Justine: We want to improve the working conditions of the women and give a new boost to the supply chain through a project industrializing the process. We have one pilot so far in one of our co-ops, and we want to duplicate this to others partners. We work on environmental impacts all along the process in partnership with an NGO. This began in 2013. We gave 50,000 euros to this NGO to develop Eco-technologies adapted to the shea process to reduce the consumption of wood, of water and to valorise the residues. We also want to promote organic agriculture and would like to reach 100% of organic production in 2017.

Besides these ambitious projects, we are spending a lot of time building capacity of the co-ops, improving their governance, and persuading them that they need to be more transparent. This will build the conditions that will make them investable to obtain financing on their own and not to build further dependence on L’OCCITANE.

Tom: What are the main commercial opportunities and challenges?

Justine: The co-ops are highly dependent on L’OCCITANE and we see this as a huge challenge. We want the co-ops to supply other customers, both so that they can scale up but also to reduce the burden on L’OCCITANE. We think that this ambitious project will permit them to be more and more compliant with what the international market are waiting for. L’OCCITANE works also to fill the missing links in the supply chain locally, to increase added value in West Africa.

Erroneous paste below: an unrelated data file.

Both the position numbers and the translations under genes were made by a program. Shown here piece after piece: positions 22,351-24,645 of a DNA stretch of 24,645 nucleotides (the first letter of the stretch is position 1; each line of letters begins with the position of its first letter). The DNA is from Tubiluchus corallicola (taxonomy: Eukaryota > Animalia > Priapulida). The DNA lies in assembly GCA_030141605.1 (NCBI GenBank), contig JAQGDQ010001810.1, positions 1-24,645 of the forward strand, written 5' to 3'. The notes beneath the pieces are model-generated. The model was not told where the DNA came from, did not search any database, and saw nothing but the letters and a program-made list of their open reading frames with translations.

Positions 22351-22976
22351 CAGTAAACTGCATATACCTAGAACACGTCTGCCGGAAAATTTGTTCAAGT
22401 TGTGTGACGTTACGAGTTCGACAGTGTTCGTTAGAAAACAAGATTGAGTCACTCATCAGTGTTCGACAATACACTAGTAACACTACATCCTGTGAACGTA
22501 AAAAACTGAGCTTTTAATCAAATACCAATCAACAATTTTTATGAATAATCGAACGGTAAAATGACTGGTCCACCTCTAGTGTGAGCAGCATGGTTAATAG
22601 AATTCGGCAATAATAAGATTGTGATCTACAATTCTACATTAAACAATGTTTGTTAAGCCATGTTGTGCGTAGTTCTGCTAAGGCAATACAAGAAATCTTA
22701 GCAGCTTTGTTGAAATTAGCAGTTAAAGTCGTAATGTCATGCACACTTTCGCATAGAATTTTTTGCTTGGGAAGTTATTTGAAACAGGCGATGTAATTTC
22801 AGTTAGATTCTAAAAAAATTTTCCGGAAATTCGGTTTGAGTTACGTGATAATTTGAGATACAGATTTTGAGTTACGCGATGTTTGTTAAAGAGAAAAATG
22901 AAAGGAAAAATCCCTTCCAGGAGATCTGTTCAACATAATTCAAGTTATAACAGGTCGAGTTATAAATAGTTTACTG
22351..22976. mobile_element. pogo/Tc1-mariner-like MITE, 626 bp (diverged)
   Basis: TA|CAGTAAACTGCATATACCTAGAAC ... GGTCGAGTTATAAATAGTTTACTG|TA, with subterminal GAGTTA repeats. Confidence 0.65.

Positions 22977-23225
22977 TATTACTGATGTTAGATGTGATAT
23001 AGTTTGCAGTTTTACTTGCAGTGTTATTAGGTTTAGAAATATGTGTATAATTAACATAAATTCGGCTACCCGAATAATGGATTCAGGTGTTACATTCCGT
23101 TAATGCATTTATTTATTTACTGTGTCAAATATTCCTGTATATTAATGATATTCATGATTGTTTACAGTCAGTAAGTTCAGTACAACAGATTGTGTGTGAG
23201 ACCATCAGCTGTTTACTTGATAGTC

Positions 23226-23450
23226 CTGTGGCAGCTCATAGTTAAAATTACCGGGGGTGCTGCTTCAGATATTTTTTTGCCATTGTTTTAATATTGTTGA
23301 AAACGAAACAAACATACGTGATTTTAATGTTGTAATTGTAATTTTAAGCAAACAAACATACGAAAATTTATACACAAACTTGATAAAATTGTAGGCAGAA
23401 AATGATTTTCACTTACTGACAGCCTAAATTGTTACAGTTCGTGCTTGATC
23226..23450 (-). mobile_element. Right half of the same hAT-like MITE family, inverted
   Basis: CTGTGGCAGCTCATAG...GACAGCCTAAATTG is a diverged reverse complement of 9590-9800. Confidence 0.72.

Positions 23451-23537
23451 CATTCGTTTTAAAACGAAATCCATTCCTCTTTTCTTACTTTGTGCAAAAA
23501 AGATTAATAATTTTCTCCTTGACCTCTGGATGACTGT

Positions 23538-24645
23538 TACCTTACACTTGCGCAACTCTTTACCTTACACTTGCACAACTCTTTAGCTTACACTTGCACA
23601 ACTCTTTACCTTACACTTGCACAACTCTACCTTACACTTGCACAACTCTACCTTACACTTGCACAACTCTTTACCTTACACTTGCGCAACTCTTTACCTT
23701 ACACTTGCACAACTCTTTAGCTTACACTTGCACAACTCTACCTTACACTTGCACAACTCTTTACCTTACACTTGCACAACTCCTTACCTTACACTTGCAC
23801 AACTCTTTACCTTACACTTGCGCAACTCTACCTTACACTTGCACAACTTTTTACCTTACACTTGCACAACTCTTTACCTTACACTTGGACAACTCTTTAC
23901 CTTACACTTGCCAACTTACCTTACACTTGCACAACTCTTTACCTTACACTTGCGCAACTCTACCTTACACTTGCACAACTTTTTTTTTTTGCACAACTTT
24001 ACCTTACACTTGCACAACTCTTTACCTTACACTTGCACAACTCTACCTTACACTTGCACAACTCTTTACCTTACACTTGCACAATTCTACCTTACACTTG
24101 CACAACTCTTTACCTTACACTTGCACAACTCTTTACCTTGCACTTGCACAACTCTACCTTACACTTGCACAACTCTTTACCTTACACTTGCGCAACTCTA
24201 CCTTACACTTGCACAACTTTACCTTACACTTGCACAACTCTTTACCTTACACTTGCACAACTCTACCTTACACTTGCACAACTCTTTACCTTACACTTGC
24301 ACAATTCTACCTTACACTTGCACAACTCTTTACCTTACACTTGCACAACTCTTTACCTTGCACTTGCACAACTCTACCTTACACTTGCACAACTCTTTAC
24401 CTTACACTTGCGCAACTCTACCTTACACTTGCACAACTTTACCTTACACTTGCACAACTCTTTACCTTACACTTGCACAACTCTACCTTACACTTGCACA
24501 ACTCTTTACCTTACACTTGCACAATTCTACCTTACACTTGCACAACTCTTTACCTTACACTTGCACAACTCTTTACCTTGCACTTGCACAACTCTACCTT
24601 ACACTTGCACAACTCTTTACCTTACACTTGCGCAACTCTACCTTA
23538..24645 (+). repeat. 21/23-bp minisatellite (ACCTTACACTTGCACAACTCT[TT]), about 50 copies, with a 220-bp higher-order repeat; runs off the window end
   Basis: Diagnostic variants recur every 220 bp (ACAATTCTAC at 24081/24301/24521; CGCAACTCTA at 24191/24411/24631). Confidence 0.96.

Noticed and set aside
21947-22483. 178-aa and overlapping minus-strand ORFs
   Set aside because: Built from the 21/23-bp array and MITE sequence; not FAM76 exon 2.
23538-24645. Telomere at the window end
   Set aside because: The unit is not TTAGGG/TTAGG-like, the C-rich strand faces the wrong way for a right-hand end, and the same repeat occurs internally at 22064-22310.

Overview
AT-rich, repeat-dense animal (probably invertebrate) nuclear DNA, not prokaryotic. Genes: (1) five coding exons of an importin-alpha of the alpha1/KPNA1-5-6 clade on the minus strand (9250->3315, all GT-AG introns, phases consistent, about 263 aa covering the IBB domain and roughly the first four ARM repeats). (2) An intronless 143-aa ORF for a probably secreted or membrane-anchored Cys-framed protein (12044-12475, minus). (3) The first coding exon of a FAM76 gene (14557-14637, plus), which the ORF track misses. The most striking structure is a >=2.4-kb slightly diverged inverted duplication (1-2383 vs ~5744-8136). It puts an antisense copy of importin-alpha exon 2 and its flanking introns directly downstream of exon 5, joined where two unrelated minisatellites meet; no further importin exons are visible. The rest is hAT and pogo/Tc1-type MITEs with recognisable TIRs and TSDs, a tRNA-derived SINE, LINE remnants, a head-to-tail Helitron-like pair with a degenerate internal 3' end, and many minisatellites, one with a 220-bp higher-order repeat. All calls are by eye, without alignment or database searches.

Tom: What is the social impact?

Justine: According to the UNDP, Burkina Faso has a HDI ranking of 181 out of 187 countries and 46% of the population live on less than 1 dollar a day. Rural population and women are the most vulnerable and 66.9% of women are illiterate. Direct buying of shea butter delivers a lot of additional value to very poor women. 17,000 women have already benefited directly from the supply chain as collectors and processors, and we have established that there are indirect benefits to 200,000 people, through the benefits to household members and jobs created. More than 14,000 women have benefited from the Foundation’s activities to improve their leadership, through a literacy program and micro-credit. When I come to Burkina Faso and I speak with these women, they explain to me how the L’OCCITANE orders have changed their lives. These testimonies give us more and more energy to push even further in this win-win partnership.

In 2013, UNDP recognized L’OCCITANE as an exemplary company for this business model in Burkina Faso. Today, this recognition of our action by the U.N. is proof of the value of the partnership set up with the women of Burkina Faso 30 years ago. The shea tree is what binds us to these women, but it has also paved the way for their economic emancipation.

This interview was one of many carried out as part of the review of the Business Call to Action (BCtA) portfolio that was published as the Flagship report Breaking Through: Inclusive Business and the Business Call to Action Today